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Re: Archie skull pneumatics?
<<There is no real elongated prenarial premaxilla in either
oviraptorosaurs or *Erlikosaurus*; in nearly all taxa, the external naris
progresses to the rostral end of the premaxilla and is even closer to the
edge than it is in *Velociraptor*.>>
Nick Gardner (firstname.lastname@example.org) wrote:
<Are you sure? I probably should have checked the figures before
seconding someone's comment. Out of curiousity, could one argue that the
ventral margin length of the premaxilla might be elongated relative the
ventral margin length of the maxilla? Sounds like it's time for me to get
the ruler and the calculator out...>
David rewrote his interpretation of this character to equate to the
relative size of the non-narial premaxilla. However, relative area of the
premaxilla to skull and position of the external nares, and the length of
the premaxilla to maxilla appear to be three separate components on
premaxillary shape. Birds have a large triangular premaxilla with a
distinct rostrum, expanded external nares, producing a large premaxillary
component to the ventral length of the skull. In *Erlikosaurus*, the
premaxilla is about as long as in *Velociraptor*, but the external nares
are rotated caudodorsally and pulled backward, so that the caudal margin
lies nearly to the same extent as the rostral antorbital fossa; similarly,
the premaxilla is large, but the external nares extend to the rostral
margin. In oviraptorosaurs, depending on the taxon. *Caudipteryx* has a
trapezoidal premaxilla with an extremely large external nares and long
length relative to maxillary length, and the rostrum inclines backwards
slightly, unlike *Erlikosaurus*; in oviraptorids, the premaxilla has a
large area relative to skull area, and the external nares are both
elevated and retracted, yet the external nares remain near the rostral end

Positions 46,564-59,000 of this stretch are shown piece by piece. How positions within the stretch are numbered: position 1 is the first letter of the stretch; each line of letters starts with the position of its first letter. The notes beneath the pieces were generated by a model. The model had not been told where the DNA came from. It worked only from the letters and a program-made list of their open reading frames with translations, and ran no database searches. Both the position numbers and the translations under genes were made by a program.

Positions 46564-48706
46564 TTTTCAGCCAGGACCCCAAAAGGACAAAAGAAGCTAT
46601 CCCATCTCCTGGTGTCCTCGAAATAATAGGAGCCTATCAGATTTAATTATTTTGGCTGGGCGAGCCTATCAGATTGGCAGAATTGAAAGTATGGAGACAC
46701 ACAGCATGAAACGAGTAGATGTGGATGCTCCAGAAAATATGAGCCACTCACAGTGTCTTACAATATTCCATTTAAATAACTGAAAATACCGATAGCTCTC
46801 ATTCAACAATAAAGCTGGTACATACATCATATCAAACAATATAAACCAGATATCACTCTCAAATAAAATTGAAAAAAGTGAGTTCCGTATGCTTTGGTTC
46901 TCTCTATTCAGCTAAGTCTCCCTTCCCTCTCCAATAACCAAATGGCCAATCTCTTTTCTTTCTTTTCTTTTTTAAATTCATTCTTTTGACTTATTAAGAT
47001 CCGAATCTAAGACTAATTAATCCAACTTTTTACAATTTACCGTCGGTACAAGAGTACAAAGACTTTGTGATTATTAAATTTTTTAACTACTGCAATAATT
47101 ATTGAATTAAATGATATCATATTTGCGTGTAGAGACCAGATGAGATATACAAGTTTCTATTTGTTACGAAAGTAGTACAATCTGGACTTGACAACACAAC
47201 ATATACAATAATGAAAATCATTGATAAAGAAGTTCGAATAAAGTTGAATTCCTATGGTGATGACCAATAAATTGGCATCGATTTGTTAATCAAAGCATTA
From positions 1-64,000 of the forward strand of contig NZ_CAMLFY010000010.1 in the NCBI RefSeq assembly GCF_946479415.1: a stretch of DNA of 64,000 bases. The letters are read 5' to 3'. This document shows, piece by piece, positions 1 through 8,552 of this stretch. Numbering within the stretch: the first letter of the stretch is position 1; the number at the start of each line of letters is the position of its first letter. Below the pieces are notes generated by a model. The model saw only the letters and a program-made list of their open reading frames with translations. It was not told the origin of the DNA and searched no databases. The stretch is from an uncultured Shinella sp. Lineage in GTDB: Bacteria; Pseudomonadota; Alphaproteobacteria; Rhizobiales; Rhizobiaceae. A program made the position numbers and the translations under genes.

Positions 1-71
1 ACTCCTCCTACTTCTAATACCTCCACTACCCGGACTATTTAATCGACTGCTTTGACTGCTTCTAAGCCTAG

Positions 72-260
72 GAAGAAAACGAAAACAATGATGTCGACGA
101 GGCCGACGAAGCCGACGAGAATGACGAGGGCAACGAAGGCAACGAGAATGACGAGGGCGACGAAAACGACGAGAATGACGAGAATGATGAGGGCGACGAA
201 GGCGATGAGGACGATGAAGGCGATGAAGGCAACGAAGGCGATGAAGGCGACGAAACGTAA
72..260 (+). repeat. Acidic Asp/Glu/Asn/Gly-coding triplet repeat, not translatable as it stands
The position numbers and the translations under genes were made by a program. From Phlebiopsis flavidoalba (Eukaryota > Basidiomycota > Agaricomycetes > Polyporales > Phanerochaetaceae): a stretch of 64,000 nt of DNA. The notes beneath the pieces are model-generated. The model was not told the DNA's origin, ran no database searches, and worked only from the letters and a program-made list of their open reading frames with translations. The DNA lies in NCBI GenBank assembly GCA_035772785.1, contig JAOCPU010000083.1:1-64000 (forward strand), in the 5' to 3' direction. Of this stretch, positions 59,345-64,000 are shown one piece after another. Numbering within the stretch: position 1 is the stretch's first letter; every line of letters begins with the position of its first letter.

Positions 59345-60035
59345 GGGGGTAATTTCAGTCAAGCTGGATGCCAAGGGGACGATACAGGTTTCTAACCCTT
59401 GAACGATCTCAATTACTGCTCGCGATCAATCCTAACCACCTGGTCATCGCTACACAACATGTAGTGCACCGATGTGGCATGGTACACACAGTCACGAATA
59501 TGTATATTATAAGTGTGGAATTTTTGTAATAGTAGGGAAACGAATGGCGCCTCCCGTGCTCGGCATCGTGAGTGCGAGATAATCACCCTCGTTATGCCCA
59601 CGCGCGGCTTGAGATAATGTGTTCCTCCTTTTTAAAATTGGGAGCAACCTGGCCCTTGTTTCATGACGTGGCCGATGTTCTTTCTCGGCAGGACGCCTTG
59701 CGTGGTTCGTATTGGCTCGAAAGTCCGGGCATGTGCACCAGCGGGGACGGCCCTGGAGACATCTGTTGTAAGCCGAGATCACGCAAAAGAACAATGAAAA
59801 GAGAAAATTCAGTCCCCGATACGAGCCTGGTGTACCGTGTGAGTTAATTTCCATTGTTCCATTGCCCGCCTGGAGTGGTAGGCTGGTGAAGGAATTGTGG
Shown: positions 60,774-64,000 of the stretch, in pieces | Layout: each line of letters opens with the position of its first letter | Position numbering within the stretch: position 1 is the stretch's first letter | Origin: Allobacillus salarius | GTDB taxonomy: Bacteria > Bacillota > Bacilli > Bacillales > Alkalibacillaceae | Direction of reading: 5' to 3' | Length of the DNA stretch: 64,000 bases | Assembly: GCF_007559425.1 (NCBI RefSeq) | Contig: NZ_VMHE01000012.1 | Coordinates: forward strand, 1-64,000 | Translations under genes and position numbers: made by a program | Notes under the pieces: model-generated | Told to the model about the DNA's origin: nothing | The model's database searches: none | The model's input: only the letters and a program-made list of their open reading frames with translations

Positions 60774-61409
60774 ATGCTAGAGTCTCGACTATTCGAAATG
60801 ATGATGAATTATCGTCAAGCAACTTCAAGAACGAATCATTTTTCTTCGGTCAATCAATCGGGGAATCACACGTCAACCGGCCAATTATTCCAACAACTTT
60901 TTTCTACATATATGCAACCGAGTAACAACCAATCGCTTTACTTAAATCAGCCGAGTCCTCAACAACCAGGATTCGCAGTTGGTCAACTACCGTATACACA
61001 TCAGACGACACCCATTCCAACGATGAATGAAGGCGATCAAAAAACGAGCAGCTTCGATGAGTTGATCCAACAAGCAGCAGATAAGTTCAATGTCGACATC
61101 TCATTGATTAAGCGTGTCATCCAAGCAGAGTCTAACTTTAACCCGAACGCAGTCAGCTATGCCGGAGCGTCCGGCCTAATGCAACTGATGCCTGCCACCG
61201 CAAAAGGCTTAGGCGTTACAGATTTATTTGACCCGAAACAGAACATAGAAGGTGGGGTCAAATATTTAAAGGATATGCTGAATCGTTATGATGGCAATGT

of the premaxilla. The elongate rostrum of birds is incomparable, except
in *Archaeopteryx*, where the premaxillary length rostral to the external
nares make up more than 1/4 the ventral premaxillary length.
<Oops, I just caught this mistake I made. I meant to say, "I know that
*Shuvuuia* does have an incomplete postorbital bar". I'm surprised no one
else noticed that error.>
I read it as *Shuvuuia* lacking the bar, so I see no problem.
<Adult tyrannosaurid teeth? AFAIK, they were not present only in the
teeth of juveniles...>
The juvenile nature of *Aublysodon* is still hypothetical, even though
it fits with some other ontogenetic series ... none of these are dental so
I also wrote:
<<*Epidendrosaurus* (not known in *Scansoriopteryx*)>>
<My claim was based off *E.*. I had thought they were synonymized.>
They have not been. There are still differences between the two
similarly-sized animals to account for, and if any were to be synonymized,
it would be into *Epidendrosaurus* on the basis of dating, which
_Naturwissenschaften_ states occured several weeks before the print
version was made available, on account of the online-publication. This
gives *Epidendrosaurus* priority, no matter what was said by the Dinosaur
Museum. However, this depends on actual synonymy.
If Dromaeosauridae is the most recent ancestor of *Dromaeosaurus* and
*Velociraptor*, and Deinonychosauria is all taxa closer to *Dromaeosaurus*
than birds _or_ the most recent common ancestor of *Dromaeosaurus* and
*Saurornithoides,* then the clade equivalent to the definition of all taxa
closer to *Dromaeosaurus* than to *Saurornithoides* or birds needs a name
... which I offer could be used as "dromaeosauroids." This is meant to be
<Is it indeed present in segnosaurs and troodontids? I've never really
been sure, it looks like it, but I wasn't sure.>
Yes, both groups have it, at least for as many teeth as I have
uncovered. An upcoming paper should clarify the similarities between the
various pinched-crown, leaf-like teeth of various dinosaurs.
<Are you sure, as Ji et al. 1998 describe it as having 22 caudal
In both the type and paratype, as well as one referred specimen, there
is an incomplete gap in the series, which is filled by haemal arches.
Reconstructing the series has approximated 24 through 26, though I am
willing to be wrong.
Jaime A. Headden
Little steps are often the hardest to take. We are too used to making leaps
in the face of adversity, that a simple skip is so hard to do. We should all
learn to walk soft, walk small, see the world around us rather than zoom by it.
"Innocent, unbiased observation is a myth." --- P.B. Medawar (1969)
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